This recipe for Israeli Couscous Salad welcomes any changes you feel like making to it, but I make mine with toasted walnuts, feta, mint, peppery arugula, and quick pickled shallots; every forkful is fresh and fantastic. It's really tempting to eat the whole bowl in one sitting.
In a small saucepan over medium-high heat, bring vinegar, sugar, and a pinch of salt to simmer, stirring until sugar is dissolved. Stir in shallots.
Cover and cool completely, about 30 minutes. Drain well and discard marinade.
To make the couscous:
In a medium saucepan over medium heat, combine couscous and oil. Cook the couscous until lightly browned, about 5 to 6 minutes.
Stir in water and salt and bring to boil. Reduce heat, cover, and simmer until water is absorbed, stirring occasionally, about 9 to 12 minutes. Remove from heat and let stand, covered, for 3 minutes.
Transfer to a rimmed baking sheet and spread in a single layer. Cool completely, about 15 minutes.
To make the salad:
In a large bowl, whisk together olive oil, lemon juice, mustard, red pepper flakes (if using), and a pinch of salt. Add cooled couscous, arugula, mint, 1/2 cup feta, peas, walnuts, and drained shallots. Toss to combine.
Season to taste with salt and pepper and transfer to a serving bowl. Garnish with remaining feta and more chopped walnuts.
Shallots: I’d be remiss if I didn’t emphasize how brilliant the addition of quickly-pickled shallots is in this couscous salad. They only take a few minutes to make, and I know you’ll find other ways of sneaking them into your recipes for an unexpected pop of flavor. (Might I recommend pickled shallots atop Slow Cooker Pulled Pork and tossed into Panzanella Salad?) Within this Israeli Couscous salad recipe, I explain how to make Pickled Shallots. I highly recommend whipping up a double batch to use half in other ways!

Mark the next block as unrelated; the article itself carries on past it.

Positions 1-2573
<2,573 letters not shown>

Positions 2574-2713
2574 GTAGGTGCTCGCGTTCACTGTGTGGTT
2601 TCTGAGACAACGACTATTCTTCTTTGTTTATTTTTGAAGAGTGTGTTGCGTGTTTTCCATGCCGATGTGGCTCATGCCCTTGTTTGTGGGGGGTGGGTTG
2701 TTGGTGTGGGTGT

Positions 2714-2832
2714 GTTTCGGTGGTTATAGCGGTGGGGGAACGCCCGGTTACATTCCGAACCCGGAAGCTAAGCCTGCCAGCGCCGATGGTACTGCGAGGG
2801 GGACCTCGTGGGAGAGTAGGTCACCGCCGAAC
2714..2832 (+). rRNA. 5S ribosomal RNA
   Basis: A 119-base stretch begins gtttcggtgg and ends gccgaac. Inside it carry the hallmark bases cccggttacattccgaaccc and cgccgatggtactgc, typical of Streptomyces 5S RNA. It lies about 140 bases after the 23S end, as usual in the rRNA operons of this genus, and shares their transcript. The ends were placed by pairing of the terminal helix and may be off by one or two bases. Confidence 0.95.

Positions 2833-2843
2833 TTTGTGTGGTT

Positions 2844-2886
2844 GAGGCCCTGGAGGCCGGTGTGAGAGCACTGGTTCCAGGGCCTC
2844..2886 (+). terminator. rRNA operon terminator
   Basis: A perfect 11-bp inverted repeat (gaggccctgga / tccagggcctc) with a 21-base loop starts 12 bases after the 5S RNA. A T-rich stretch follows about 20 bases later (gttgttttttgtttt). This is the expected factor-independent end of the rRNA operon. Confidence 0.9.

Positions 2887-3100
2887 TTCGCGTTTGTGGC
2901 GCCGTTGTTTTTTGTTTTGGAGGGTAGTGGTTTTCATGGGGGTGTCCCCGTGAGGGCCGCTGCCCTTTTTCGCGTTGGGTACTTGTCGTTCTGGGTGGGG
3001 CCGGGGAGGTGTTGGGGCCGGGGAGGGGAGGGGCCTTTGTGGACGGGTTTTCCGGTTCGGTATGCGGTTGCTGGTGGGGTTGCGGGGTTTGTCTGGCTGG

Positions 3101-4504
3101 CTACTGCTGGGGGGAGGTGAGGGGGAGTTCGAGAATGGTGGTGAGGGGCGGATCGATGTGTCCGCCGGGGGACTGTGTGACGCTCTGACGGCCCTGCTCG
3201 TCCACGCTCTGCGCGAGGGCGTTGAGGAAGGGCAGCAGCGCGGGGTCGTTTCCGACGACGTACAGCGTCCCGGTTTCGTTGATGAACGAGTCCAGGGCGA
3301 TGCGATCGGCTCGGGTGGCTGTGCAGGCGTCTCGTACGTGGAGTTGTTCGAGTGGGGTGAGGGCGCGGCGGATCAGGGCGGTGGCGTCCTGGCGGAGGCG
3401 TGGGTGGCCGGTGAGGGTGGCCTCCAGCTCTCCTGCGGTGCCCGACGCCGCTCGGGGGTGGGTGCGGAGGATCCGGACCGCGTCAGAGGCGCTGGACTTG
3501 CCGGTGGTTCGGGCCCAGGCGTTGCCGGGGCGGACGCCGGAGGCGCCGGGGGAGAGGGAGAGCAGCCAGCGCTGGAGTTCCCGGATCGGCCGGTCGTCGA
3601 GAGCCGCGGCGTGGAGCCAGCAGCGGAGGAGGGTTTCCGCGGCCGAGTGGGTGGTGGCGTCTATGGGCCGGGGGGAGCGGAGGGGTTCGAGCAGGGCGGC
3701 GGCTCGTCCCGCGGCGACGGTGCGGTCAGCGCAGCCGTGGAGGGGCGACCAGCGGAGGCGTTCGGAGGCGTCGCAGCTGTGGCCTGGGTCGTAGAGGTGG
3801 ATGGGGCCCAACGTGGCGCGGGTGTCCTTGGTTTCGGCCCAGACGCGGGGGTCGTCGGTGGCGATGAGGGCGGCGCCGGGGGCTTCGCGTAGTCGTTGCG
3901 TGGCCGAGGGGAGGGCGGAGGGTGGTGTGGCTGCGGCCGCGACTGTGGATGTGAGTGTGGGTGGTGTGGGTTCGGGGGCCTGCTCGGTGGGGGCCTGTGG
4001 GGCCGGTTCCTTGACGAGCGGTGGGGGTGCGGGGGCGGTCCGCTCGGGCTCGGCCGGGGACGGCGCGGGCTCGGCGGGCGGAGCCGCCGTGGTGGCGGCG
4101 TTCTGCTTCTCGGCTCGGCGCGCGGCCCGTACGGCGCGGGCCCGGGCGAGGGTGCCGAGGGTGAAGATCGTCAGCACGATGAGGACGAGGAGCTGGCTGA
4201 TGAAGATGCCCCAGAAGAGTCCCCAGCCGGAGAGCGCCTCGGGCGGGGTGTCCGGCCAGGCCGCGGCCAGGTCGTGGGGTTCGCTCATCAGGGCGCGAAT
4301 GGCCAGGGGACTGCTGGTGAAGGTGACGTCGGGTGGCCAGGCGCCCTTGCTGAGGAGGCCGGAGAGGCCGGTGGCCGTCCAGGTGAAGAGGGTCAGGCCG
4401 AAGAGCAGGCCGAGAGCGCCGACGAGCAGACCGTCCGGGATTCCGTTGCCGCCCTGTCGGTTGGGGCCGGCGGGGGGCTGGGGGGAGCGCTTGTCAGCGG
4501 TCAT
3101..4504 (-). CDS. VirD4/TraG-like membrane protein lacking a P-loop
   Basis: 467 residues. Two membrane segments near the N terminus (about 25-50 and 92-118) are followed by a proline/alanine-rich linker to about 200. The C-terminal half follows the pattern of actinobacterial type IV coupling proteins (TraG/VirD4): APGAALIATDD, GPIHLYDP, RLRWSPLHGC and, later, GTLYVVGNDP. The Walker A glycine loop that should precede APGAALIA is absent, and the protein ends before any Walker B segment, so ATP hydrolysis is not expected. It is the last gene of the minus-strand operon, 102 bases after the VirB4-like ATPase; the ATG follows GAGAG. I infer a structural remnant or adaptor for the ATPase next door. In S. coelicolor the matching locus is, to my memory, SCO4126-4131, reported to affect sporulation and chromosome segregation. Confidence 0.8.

Israeli couscous: This larger style of couscous is usually sold in bags, boxes, or even small plastic jugs at well-stocked grocery stores or online. Look for packages labeled maftoul, pearl couscous, or Israeli couscous. Since couscous is actually a pasta that only looks like a grain, feel free to use other tiny pastas: orzo, farfallini, fregola, bow tie pasta…you get the idea. You can also use the smaller-grained regular couscous for this recipe. For a more main dish-style salad, swap hearty cooked lentils for the couscous.
Arugula: The peppery notes of this leafy green play nicely with the tangy pickled shallots and salty feta cheese. If you can't find or don't love arugula, try spinach or baby kale instead.
Feta cheese: Or crumbled goat cheese.
Thawed frozen peas: If you have access to fresh green peas, go for it! No peas at all? No problem; replace them with diced cucumber or blanched green beans.
Fresh mint: Or fresh parsley if you prefer.
Walnuts: Toasting nuts brings out their flavor even more, plus it creates a crunchier texture and intoxicating aroma. Read on for my top two ways to roast walnuts. You could also used toasted pecans if you like.
Yield: My Israeli Couscous Salad recipe makes six entree-sized portions. If you're serving this pasta salad as a side dish, it will serve 10 to 12.
Storage: Store leftovers covered in the refrigerator for up to 4 days. This salad in general (and the arugula in particular) has great staying power in the fridge!
Make ahead: The pickled shallots can be made a week in advance (store covered in the refrigerator). Make and cool the Israeli couscous a day in advance, storing it covered in the refrigerator (a large zipper-top plastic bag works well).